Recruiting your competitors’ best employees isn’t a new tactic. But it’s one you’ll want to consider carefully.


“Employers want to hire candidates that have the right experience, are familiar with their industry and are a culture-fit,” writes Adam Robinson for HR Morning. “So for many managers, the only seemingly feasible way to find this perfect candidate is to hire them from competitors.”


But is this the right choice for your company? Use these four tips to make sure.


  1. Start with the big picture

“Before deciding to hire talent from a competitor, it is important to sit down and evaluate whether it is the right choice for your company,” Robinson writes. Are you making assumptions about fit or skills? And, are you prepared to lure those employees more than your competitors?
A salary increase “shows the candidate that you are truly interested and believe they are worth the investment,” Robinson writes. “However, if increased compensation is not in your budget … you can offer equity in your company like many early stage technology companies have done.”


  1. Check your motives

Do you truly need the skills these employees offer?


“Some organizations can get a big head when it comes to recruiting from the competition,” Brittany Hink writes for Human Resources IQ. “Once they snag one of a competitor’s top employees, many recruiters feel they can recruit more. This can be disastrous to your organization’s reputation.”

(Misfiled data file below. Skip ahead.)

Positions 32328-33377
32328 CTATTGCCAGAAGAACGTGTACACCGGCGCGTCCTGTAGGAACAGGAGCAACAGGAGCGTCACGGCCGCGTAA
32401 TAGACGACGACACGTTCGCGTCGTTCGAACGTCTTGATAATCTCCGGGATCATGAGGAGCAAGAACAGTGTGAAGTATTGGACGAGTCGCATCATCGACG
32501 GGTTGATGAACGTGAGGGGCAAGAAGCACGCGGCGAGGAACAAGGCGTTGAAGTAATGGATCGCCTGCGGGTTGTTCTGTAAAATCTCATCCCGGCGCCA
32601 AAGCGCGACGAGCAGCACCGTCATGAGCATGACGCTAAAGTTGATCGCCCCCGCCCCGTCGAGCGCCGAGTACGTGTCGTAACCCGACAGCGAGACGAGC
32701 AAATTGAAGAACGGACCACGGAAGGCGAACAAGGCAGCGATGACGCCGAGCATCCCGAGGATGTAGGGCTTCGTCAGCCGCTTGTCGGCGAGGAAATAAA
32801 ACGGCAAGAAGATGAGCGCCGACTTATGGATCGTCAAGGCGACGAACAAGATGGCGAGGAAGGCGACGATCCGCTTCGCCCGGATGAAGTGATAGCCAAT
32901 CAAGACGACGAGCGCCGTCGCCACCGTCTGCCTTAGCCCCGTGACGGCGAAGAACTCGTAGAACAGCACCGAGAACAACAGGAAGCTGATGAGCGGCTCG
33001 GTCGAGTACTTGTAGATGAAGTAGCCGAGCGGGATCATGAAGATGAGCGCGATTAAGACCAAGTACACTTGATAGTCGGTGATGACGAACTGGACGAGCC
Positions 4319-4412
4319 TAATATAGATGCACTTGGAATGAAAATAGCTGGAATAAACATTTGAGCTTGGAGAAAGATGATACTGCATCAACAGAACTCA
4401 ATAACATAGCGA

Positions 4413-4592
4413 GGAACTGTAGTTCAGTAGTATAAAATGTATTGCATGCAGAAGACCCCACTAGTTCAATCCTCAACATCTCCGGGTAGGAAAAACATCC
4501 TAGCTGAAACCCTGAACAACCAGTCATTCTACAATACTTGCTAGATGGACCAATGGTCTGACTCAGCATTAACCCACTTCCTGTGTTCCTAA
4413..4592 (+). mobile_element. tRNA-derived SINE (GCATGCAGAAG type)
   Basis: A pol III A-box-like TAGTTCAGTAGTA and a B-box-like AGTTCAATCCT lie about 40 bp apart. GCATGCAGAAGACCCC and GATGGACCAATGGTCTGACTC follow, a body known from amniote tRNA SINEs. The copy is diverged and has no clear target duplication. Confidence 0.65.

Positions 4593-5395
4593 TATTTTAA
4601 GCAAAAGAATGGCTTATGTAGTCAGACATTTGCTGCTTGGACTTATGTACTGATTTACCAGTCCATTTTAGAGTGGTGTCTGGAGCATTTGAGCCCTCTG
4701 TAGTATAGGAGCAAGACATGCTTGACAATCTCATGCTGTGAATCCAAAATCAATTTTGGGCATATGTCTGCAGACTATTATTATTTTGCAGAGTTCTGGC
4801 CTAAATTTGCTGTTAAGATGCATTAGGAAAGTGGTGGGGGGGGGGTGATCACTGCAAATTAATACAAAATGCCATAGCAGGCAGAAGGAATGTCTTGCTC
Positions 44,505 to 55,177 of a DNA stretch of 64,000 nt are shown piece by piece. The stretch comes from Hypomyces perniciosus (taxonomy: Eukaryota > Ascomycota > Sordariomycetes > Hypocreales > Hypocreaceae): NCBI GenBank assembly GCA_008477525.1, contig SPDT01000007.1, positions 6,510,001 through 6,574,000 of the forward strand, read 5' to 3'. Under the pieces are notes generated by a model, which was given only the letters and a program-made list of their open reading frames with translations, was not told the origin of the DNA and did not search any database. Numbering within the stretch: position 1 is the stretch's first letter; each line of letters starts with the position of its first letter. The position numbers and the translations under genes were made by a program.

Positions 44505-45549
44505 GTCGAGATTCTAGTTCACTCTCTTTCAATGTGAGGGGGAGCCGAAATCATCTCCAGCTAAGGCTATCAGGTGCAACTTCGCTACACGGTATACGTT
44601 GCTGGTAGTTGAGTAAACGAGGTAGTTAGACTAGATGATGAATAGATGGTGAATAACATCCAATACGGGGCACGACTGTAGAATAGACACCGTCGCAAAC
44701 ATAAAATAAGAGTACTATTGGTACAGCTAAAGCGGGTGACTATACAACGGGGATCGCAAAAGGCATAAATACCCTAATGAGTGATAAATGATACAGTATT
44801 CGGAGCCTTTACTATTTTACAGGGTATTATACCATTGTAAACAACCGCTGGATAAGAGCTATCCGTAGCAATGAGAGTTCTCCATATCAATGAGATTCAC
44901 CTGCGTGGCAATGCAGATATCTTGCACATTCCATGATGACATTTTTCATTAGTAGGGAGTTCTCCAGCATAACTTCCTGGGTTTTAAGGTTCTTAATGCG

1. Consider the risks

Are you likely to run into roadblocks in terms of non-competes?


Employers frequently want to hire talented employees who are bound by post-employment restrictive covenants,” Daniel H. Aiken writes for the Society for Human Resource Management.  “Often, a plain reading of the prospective hire’s agreement raises questions about whether joining your company would violate the agreement. This requires strategic, and sometimes creative, planning.”


Be ready to have your lawyers review the non-compete and help you weigh the legal risks, Aiken writes. If you decide to go ahead with the hire, be transparent about your expectations. “Communicate, in writing, what you expect of the new employee,” Aiken writes. So, if your lawyers believe only part of the employee’s non-compete will stand up in court, find ways to maneuver legally while still bringing the employee on board.


  1. Weigh Alternatives

Are there better options? What about employees within your company already?


“Many recruiters forget about one of the best places to snag the best talent — their own organization,” Hink writes. “You have tons of talent under your own roof, so don’t forget to include those individuals in your search.”


And remember, if you’re thinking about recruiting from your competitors, it’s likely a two-way street. Keep that in mind when considering factors like employee engagement and culture at your organization. “Your direct competitors are probably doing the exact same thing,” Hink writes, “so don’t be surprised if one of your organization’s prized employees jumps ship.”